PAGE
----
Friday, 4 February 2011


Issue: theatre and fashion : what can we learn from each other?

Convener(s): Valentina Ceschi a Santa Croce

Participants: Kane Lane, AlanHescott, James Bush, Jennifer Lee, Thomas Eccleshare, Sasha Milavic Davies and many more joined as it went along

Summary of discussion, conclusions and/or recommendations:

The discussion raised a lot of questions such as:
Can theatre be couture? / if so, how?
The role of the designer. What if the designer took the lead and, writers, directors and performers followed (not necessarily in that order), but a theatre production company became more like a fashion house. (the Convener aspires to this)
Other things that were mentioned were ‘branding’, why is fashion so aspirational and why is theatre not?
Punchdrunk was the only theatre company people could name that does work which is ‘cool’, exclusive (often because of the secrecy and the general innovation). It is theatre which is more like a game, a party, a gig, an experience.
It makes other work look safe, pathetic, moral.

The ‘golden key’ is key – which very few privileged people possess. Secrecy also plays a big part.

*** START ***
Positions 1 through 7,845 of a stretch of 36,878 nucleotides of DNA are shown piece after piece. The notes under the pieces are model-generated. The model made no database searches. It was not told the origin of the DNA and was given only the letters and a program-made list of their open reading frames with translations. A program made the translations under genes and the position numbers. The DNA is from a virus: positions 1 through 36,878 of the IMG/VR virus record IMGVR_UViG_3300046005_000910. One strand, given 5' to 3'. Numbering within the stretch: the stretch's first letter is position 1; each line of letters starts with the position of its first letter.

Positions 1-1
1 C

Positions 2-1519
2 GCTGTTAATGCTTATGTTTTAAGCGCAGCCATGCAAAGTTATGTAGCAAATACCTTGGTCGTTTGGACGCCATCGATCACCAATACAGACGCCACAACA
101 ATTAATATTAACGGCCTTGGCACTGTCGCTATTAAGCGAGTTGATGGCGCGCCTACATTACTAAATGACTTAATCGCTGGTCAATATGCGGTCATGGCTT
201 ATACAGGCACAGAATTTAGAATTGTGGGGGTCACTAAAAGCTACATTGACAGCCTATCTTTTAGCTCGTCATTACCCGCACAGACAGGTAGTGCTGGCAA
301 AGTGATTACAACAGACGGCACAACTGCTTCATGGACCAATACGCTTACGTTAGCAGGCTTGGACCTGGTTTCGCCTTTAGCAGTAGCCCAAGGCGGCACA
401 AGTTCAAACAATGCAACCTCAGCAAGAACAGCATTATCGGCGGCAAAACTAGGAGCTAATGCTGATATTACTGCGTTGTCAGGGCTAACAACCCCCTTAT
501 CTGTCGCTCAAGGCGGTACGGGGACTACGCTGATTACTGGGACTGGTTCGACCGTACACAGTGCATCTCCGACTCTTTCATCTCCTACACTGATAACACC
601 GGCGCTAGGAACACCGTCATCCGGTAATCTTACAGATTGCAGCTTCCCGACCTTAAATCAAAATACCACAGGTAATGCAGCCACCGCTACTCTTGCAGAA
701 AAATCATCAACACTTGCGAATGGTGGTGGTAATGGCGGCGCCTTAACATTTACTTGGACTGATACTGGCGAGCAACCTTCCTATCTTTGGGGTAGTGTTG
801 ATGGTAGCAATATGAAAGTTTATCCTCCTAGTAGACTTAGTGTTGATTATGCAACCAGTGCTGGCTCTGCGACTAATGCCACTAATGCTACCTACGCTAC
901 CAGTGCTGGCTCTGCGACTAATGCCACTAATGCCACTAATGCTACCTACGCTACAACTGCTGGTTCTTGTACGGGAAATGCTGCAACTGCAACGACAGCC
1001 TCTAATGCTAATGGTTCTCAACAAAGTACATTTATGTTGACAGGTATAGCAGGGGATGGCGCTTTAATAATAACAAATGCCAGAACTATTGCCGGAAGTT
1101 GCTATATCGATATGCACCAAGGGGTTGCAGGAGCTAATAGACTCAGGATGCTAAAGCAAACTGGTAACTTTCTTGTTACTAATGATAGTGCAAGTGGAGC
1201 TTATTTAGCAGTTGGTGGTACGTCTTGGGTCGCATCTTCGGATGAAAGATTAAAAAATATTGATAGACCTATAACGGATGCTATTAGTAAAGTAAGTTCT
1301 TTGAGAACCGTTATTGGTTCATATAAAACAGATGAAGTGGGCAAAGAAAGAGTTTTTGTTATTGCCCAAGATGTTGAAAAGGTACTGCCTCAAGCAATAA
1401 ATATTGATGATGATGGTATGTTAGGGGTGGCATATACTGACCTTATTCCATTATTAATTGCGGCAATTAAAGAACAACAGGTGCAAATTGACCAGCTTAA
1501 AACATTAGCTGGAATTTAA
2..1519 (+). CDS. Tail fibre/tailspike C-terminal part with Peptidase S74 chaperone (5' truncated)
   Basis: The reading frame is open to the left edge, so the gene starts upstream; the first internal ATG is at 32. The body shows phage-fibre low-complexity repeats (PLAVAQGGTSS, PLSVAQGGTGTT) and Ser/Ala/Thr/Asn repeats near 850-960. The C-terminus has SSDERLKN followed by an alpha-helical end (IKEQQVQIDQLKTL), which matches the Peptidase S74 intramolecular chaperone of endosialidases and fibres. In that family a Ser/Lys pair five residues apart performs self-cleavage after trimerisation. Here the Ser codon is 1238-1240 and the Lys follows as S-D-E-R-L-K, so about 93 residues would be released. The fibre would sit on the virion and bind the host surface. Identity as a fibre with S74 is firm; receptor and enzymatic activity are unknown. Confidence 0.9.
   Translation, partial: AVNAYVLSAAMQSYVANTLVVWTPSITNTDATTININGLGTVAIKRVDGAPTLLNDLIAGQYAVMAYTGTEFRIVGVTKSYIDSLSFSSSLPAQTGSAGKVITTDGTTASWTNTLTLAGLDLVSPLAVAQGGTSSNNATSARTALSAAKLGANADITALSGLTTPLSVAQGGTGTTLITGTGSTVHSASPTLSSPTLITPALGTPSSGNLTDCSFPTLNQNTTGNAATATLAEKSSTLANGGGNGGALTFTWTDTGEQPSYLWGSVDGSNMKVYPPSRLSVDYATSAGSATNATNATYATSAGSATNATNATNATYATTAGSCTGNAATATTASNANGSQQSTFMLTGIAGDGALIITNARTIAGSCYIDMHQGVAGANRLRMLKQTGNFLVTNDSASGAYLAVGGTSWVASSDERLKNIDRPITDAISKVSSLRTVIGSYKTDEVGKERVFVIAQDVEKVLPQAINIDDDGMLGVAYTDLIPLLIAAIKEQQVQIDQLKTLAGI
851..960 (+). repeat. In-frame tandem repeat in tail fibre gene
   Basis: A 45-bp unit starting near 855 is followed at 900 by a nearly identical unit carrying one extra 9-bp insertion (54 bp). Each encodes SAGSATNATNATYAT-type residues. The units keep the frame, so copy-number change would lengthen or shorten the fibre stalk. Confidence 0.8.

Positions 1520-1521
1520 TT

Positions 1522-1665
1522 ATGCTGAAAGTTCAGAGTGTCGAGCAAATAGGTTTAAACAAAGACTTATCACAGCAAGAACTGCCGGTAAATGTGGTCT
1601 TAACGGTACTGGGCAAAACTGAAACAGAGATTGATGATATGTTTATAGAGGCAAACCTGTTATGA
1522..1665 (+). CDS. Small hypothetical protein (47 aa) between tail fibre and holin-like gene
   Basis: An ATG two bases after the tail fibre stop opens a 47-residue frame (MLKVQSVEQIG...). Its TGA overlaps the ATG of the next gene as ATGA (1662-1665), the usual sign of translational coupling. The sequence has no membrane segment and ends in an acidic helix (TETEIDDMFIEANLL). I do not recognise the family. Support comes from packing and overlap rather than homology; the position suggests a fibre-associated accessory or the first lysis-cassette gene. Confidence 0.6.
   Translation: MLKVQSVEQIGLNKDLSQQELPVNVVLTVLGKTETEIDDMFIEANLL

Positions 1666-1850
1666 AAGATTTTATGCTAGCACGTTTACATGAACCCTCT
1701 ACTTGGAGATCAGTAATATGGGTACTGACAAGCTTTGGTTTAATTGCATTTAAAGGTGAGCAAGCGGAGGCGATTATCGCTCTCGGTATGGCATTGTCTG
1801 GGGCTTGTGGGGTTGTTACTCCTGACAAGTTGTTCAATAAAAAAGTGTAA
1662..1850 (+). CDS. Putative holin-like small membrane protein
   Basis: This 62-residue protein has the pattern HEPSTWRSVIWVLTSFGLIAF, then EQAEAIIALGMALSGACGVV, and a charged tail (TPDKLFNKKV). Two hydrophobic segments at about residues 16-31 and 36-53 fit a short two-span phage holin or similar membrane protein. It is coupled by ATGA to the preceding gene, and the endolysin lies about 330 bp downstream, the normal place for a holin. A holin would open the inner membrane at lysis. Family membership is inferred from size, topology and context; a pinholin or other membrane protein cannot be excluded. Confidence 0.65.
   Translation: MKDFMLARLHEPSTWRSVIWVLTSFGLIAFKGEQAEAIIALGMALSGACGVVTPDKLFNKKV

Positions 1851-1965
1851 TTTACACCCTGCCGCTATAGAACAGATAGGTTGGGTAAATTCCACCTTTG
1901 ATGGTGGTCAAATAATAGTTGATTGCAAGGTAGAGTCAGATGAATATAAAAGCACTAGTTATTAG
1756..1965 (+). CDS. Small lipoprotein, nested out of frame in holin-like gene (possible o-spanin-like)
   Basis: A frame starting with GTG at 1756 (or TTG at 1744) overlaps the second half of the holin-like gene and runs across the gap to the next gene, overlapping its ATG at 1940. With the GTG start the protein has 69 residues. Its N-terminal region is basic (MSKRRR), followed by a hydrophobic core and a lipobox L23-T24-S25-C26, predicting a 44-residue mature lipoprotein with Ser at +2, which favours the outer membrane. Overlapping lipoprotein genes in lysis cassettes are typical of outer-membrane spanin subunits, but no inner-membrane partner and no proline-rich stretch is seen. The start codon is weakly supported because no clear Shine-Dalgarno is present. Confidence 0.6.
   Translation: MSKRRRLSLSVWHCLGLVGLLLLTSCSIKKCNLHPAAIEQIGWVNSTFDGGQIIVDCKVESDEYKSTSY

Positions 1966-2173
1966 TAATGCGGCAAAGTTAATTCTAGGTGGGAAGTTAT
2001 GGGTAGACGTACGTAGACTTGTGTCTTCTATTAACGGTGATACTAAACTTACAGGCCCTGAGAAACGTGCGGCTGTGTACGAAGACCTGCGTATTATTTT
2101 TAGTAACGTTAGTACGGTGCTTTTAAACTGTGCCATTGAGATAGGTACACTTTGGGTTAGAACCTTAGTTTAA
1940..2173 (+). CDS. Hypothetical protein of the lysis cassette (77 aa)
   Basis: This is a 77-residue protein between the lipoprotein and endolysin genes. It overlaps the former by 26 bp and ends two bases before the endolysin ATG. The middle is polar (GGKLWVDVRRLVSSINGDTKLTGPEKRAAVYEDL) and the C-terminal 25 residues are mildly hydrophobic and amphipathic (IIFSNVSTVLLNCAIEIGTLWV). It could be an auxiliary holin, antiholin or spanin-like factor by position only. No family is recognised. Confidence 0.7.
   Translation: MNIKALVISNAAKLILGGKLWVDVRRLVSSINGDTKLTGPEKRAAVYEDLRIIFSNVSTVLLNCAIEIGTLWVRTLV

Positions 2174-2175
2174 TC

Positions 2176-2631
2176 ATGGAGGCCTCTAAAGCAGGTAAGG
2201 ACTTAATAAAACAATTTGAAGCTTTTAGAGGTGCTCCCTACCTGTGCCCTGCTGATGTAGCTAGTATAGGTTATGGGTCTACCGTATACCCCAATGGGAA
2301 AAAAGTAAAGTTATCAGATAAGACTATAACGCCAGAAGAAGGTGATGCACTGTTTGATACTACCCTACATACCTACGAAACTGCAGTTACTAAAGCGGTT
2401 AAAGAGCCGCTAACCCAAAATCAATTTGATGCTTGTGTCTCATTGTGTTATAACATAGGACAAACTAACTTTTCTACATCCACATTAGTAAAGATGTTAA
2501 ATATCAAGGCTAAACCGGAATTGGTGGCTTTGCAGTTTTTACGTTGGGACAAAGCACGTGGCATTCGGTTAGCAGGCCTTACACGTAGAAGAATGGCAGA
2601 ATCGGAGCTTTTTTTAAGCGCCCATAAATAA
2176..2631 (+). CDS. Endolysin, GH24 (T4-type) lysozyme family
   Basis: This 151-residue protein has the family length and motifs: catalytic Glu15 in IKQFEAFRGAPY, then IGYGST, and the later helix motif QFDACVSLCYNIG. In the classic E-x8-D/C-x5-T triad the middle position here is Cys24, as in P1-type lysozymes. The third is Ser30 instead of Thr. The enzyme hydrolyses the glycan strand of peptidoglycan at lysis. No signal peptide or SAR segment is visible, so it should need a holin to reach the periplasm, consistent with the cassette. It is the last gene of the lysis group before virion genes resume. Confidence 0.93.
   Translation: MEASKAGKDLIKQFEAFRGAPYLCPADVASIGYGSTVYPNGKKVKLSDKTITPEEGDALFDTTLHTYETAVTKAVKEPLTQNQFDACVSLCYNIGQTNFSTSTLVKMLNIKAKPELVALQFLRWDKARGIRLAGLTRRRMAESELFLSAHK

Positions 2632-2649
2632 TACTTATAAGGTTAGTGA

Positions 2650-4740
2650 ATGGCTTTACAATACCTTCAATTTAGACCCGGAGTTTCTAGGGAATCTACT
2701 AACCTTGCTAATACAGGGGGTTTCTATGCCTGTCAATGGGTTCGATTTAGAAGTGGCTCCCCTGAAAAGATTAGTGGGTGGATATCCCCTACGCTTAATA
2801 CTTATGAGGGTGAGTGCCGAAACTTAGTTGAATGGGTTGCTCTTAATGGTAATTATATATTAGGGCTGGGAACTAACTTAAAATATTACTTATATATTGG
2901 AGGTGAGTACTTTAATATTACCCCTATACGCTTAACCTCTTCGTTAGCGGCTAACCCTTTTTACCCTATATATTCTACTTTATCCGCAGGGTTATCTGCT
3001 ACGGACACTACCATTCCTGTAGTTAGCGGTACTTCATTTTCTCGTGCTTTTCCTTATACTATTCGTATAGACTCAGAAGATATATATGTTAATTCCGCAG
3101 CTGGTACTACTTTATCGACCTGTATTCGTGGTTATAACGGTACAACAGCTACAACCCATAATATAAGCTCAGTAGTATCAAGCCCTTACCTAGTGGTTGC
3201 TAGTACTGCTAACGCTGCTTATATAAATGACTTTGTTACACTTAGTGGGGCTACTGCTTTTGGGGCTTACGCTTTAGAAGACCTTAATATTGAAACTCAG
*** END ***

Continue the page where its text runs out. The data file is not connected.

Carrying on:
However, the masses need to be told that there is a ‘secret’ going on, to spread the brand’s exclusivety. Glossy magazines don’t feature performance. It’s not cool.

Branding is a big topic. Theatre could brand itself more like fashion.

Why do European countries value the performing arts differently and on a same level as fashion?> Example: in French Vogue there is a whole section on theatre, dance and performance, which is missing in British Vogue.

Does theatre really have to have a moral obligation not to be decadent, superficial or purely aesthetic??
An analogy to describe theatre and fashion’s relations to their audiences was:

Theatre= desperate and needy boyfriend (which you’re not attracted to)
Fashion and couture= the elusive beautiful girl everyone wants to date, but no one can get to

Theatre needs to be less ‘invisible’ and yet more ‘elusive’ (exclusive) and marketed better. It is too accessible so nobody wants it/
Why does some British theatre feel almost like it is ‘rejecting fashion’, and therefore embracing dowdy, unglamorous aesthetic. Sounds like the bitter desperate boyfriend, not getting the girl.

In conclusion British theatre is dowdy and European theatre is more aspirational, with more emphasis on aesthetic.

I want to make theatre which is glamorous, aesthetically driven, dynamic and eye-popping, exclusive and fun – at the risk of it being decadent, costly and superficial.

Thank you for a great discussion!

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